ROLE OF VEP
The Visual Evoked Potential (VEP) is a response generated from the occipital cortex when a patient looks at a pattern consisting of a black-and-white checkerboard that reverses at a specific rate. In order for the potential or response to be generated, all parts of the visual pathway from the cornea to the occipital cortex must be intact. Any condition that causes a reduction in vision would be expected to cause a reduction in the VEP.
VEP systems generate patterns at both low contrast and high contrast. The latency and the amplitude of the response is generated and compared with age-matched control data (Fig. 3). Low contrast responses have been shown to be generated by the magnocellular pathways, which are affected early in glaucoma; therefore, an abnormal response to low-contrast stimulation with a normal response to high-contrast stimulation in a glaucoma suspect with a variable or unreliable visual field may be objective functional evidence of early glaucoma (Fig. 4).
USE OF pERG
In addition to VEP, another objective testing modality, pattern ERG (pERG), is also available on some systems and is believed to assess the functional integrity of the ganglion cell layer. Reductions in responses in the pERG in a glaucoma suspect may be objective evidence of disease.
An additional application of the pERG is in the differentiation of retinal/optic nerve head abnormality from visual pathway abnormality beyond the eye. For example, a patient with reduced vision who has a reduced VEP response with a normal pERG response might be expected to have a lesion in the pathways leading to the occipital cortex beyond the eye, whereas a patient with optic neuropathy would be expected to have reduced VEP and pERG responses (Figs. 5 and 6).
The clinical applications of performing VEPs and pERGs in the optometric office include the following:
- Objective assessment of visual acuity, which is valuable in non-verbal patients and in the confirmation of suspected malingering and hysterical blindness due to psychiatric disorders.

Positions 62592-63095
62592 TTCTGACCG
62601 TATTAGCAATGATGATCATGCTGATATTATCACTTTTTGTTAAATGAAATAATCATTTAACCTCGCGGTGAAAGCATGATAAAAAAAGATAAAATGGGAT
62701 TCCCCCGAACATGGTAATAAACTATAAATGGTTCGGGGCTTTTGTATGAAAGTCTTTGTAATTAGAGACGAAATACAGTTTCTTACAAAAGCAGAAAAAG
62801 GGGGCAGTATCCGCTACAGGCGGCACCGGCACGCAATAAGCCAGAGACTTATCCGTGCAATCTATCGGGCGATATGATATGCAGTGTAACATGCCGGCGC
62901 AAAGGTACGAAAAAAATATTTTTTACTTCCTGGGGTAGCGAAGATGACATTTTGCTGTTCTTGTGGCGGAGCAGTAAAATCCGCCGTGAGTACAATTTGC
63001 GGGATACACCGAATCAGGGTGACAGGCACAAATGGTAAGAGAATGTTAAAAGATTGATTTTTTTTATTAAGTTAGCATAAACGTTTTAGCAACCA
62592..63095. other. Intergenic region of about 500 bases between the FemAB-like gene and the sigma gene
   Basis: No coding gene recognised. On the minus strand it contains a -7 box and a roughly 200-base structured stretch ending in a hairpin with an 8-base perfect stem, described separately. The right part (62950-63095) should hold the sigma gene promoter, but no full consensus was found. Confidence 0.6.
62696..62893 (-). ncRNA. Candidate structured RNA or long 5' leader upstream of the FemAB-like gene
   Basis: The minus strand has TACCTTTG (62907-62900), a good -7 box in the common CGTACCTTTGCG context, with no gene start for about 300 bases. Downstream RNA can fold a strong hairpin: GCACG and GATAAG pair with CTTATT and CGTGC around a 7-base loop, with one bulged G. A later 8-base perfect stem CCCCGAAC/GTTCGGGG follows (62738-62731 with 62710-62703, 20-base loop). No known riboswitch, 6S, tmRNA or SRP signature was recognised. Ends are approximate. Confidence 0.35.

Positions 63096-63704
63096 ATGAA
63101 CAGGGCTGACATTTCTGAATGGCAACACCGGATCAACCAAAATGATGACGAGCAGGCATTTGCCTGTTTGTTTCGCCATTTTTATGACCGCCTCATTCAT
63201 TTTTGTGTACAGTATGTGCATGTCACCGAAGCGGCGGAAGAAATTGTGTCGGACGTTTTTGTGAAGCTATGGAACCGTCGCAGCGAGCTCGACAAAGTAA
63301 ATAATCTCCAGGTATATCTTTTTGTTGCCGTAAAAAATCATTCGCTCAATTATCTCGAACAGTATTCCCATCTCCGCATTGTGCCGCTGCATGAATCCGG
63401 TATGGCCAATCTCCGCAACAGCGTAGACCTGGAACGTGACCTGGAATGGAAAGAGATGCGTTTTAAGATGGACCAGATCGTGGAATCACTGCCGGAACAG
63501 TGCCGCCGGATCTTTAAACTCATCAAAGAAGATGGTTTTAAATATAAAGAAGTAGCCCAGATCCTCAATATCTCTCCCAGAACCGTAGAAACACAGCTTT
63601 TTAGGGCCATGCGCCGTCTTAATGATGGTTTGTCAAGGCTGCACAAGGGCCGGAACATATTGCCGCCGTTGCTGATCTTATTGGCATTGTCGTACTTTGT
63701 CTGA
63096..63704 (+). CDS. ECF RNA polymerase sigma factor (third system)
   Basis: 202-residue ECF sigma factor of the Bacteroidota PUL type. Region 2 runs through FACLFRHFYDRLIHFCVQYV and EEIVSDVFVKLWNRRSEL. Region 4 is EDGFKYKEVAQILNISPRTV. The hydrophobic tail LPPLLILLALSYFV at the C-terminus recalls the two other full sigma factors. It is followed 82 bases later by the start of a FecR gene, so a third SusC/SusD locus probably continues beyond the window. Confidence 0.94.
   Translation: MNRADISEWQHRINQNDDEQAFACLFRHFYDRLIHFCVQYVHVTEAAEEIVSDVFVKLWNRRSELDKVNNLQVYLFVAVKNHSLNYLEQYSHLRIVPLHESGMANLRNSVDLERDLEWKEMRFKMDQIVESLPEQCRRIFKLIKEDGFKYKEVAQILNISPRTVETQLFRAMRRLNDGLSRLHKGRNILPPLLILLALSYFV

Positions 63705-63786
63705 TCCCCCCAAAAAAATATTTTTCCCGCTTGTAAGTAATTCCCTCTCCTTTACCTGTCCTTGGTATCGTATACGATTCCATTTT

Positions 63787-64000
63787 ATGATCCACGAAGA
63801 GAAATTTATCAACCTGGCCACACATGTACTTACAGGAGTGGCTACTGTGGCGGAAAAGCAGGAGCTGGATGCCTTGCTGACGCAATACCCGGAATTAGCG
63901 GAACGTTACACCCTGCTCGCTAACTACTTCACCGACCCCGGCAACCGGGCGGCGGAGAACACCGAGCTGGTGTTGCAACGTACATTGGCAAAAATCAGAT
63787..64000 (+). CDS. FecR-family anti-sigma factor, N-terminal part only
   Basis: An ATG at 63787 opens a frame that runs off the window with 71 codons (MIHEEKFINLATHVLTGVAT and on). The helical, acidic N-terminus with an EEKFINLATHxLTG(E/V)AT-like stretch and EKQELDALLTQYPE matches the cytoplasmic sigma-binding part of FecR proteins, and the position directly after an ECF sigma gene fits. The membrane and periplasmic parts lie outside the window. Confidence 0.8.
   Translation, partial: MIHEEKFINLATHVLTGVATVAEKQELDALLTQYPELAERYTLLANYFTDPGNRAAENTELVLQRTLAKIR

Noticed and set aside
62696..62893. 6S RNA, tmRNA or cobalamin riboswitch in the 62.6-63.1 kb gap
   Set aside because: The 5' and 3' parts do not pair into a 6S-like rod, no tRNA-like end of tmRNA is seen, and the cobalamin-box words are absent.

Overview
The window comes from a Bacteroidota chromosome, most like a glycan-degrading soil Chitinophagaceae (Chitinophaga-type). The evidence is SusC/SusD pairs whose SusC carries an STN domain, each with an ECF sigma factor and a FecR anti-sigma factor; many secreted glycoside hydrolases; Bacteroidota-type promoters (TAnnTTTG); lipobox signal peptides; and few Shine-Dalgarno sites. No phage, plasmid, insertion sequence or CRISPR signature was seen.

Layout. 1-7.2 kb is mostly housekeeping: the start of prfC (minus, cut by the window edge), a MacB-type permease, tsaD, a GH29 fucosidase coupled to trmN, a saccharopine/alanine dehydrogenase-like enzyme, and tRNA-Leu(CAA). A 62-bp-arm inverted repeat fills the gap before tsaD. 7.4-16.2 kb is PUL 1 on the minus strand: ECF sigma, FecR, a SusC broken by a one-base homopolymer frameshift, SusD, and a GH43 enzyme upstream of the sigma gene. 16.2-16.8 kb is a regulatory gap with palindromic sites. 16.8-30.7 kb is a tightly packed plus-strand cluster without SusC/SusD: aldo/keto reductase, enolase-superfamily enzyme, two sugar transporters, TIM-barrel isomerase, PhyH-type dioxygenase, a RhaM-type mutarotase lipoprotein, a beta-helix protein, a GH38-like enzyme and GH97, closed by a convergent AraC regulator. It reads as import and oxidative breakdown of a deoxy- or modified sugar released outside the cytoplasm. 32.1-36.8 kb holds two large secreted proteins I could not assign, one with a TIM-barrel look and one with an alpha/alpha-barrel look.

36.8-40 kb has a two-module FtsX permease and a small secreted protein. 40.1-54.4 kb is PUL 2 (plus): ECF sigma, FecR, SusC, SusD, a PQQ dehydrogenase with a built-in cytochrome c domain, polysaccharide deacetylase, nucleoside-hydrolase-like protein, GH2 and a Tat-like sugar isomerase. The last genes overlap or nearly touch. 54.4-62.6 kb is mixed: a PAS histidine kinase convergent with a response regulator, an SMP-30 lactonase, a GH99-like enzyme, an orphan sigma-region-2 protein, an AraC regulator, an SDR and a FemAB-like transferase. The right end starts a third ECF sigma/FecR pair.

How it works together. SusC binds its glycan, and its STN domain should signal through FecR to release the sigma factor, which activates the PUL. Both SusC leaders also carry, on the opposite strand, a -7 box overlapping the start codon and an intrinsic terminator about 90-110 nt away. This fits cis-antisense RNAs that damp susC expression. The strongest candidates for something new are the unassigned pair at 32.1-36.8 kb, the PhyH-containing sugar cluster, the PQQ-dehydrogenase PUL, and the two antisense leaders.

- Early determination of retinal and/or optic nerve dysfunction.
- Early detection of optic nerve disorders, including glaucoma.
- Differentiation of retinal and optic nerve disorders from disorders of the visual pathways beyond the eye to the occipital cortex.
- Prognosis of treatment in amblyopia.
Commercial systems to perform VEPs and ERGs have been available for years. However, systems that have made this type of testing more “user friendly” have enabled this to become more of a clinical reality for many practices that wish to embrace this technology. The Diopsys performs pattern and flash VEPs and pattern ERGs (Figs. 3-6). Konan Medical USA, Inc. recently introduced the EvokeDx, which features patented isolated check VEP tests (icVEP). The icVEP is designed to elicit responses on the magnocellular-ON pathway, which is thought to be affected by glaucoma early in the disease process.
Sherry Bass is a distinguished clinical professor at the State University of New York State College of Optometry in Manhattan.
WHERE TO FIND IT:
Diopsys, Inc. •973-244-0622 •diopsys.com
Konan Medical USA, Inc. •949-521-7730 •konan-usa.com
Optovue Inc. •866-344-8948 •optovue.com